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Customer Rating On return from their adventure we ask customers: “On a scale of 0-10, with 10 being the highest, how likely is it that you would recommend Swoop to a friend or colleague?”

Lauren's Trip Date:

28th Jan - 9th Feb 2024

What was your most memorable moment?

My most memorable moments were experiencing wildlife that has absolutely no fear of humans. Penguins will walk right up to you! For their protection, you have to stay 5 meters away from all wildlife on land, including nests. However, if you're standing where a penguin wants to go, it has no qualms about waddling right past you! Seals will sleep on ice flows right next to zodiacs, whales will approach kayakers, and skuas and albatrosses will fly so close to you that you could almost touch them.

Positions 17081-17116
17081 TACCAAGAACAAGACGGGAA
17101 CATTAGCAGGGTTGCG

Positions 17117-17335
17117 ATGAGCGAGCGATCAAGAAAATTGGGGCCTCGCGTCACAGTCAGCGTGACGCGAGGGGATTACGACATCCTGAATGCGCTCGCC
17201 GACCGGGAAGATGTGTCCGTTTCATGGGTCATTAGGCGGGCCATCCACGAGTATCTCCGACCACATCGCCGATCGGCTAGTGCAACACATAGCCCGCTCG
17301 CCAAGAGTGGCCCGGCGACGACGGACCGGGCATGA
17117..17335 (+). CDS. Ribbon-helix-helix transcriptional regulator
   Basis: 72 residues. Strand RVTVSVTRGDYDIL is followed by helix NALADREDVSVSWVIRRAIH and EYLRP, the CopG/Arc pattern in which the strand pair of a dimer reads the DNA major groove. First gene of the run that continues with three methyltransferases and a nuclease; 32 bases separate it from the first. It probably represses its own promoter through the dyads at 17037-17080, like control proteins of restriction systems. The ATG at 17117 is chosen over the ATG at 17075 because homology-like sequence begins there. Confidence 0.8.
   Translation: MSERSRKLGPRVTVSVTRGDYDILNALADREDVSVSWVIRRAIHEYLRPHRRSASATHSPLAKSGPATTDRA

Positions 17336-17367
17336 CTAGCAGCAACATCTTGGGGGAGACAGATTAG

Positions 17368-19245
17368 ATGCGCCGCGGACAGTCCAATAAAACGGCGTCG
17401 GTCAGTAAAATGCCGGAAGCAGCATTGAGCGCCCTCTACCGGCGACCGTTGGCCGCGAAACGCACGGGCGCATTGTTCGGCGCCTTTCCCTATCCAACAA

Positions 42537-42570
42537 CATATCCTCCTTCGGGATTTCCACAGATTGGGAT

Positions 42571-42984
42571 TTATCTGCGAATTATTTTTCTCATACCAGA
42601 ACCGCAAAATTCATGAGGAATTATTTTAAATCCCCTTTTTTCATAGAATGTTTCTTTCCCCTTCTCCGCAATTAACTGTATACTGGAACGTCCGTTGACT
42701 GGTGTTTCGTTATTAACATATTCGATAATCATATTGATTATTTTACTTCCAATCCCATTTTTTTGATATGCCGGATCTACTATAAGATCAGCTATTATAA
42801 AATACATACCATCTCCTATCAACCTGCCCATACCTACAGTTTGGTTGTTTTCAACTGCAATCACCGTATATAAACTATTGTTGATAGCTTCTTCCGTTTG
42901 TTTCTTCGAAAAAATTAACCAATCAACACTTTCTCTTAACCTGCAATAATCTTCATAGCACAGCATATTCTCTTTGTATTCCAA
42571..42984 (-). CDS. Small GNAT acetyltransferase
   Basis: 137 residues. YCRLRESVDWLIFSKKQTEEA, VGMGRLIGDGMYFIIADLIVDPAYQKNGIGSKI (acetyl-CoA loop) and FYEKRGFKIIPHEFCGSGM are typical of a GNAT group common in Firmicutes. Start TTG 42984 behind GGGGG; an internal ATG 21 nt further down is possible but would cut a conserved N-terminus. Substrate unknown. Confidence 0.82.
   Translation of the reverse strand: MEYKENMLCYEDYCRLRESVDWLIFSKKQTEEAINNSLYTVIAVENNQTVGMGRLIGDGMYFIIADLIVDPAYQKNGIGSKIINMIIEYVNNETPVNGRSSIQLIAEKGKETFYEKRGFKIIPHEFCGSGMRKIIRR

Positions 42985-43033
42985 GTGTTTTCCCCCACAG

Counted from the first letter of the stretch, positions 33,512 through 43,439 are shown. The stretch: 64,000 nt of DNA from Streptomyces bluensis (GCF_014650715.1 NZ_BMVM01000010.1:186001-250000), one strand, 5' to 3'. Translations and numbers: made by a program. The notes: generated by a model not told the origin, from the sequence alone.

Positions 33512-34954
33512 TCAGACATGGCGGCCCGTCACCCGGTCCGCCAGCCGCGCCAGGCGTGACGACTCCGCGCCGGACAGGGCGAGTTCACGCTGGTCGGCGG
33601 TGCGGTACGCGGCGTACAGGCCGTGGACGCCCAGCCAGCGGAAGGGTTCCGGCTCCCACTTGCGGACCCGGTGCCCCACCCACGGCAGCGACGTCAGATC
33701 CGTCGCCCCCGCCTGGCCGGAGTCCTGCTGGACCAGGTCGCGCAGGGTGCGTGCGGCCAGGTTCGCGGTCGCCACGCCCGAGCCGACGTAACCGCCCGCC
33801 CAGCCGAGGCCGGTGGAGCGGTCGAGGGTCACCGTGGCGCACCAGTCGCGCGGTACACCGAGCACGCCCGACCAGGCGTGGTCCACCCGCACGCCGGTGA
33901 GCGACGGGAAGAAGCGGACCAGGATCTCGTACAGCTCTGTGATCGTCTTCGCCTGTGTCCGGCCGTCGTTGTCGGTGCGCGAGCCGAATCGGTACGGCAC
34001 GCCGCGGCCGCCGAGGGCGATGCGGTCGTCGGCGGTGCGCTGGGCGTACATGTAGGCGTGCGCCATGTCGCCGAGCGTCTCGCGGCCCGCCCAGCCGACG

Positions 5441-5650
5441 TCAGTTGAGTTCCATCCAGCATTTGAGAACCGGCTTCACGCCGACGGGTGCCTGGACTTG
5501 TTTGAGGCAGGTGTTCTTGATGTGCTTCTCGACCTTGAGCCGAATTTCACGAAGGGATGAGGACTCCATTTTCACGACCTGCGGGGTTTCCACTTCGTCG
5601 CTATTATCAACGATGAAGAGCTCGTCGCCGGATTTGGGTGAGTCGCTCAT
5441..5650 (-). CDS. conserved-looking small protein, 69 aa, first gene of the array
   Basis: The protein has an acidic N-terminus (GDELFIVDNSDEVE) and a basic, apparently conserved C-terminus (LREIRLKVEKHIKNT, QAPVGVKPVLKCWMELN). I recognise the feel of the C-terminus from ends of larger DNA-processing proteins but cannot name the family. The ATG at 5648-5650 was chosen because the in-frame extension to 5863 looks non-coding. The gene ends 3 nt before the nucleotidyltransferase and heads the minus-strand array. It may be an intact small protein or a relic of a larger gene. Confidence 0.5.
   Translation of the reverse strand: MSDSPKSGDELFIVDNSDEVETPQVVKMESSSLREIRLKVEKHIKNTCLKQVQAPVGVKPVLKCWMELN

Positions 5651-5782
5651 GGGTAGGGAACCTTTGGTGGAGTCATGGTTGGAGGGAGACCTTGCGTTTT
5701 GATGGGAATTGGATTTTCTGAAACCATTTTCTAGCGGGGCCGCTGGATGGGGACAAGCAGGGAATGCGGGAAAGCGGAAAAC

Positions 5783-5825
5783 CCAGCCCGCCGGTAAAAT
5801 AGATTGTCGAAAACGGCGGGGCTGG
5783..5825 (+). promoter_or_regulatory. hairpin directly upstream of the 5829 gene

Which of the following best describes your adventure?

Life changing

On a scale of 0 to 10, how likely is it that you would recommend Swoop to a friend or colleague?

1 2 3 4 5 6 7 8 9 10

10 out of 10

On a scale of 0 to 10, how would you rate your trip: Antarctic Peninsula Classic?

1 2 3 4 5 6 7 8 9 10

10 out of 10

Were Swoop right to recommend Polar Latitudes?


Tell us about Zodiac excursions

The Zodiac excursions were extremely safe and enjoyable, but you definitely got a different experience depending on which guide was running your boat that day. For example, if you were lucky enough to get Scotty, you'd get extra time out because he would go farther than the others and get excited about showing us a unique feature or bird we hadn't seen before. Nate was excited by wildlife and would always find whales or seals sleeping on floes. Some of the guides were excited by calving glaciers, so we'd float around waiting for them to crack. Others weren't afraid to just floor it if there wasn't anything interesting around, just to give us a good thrill.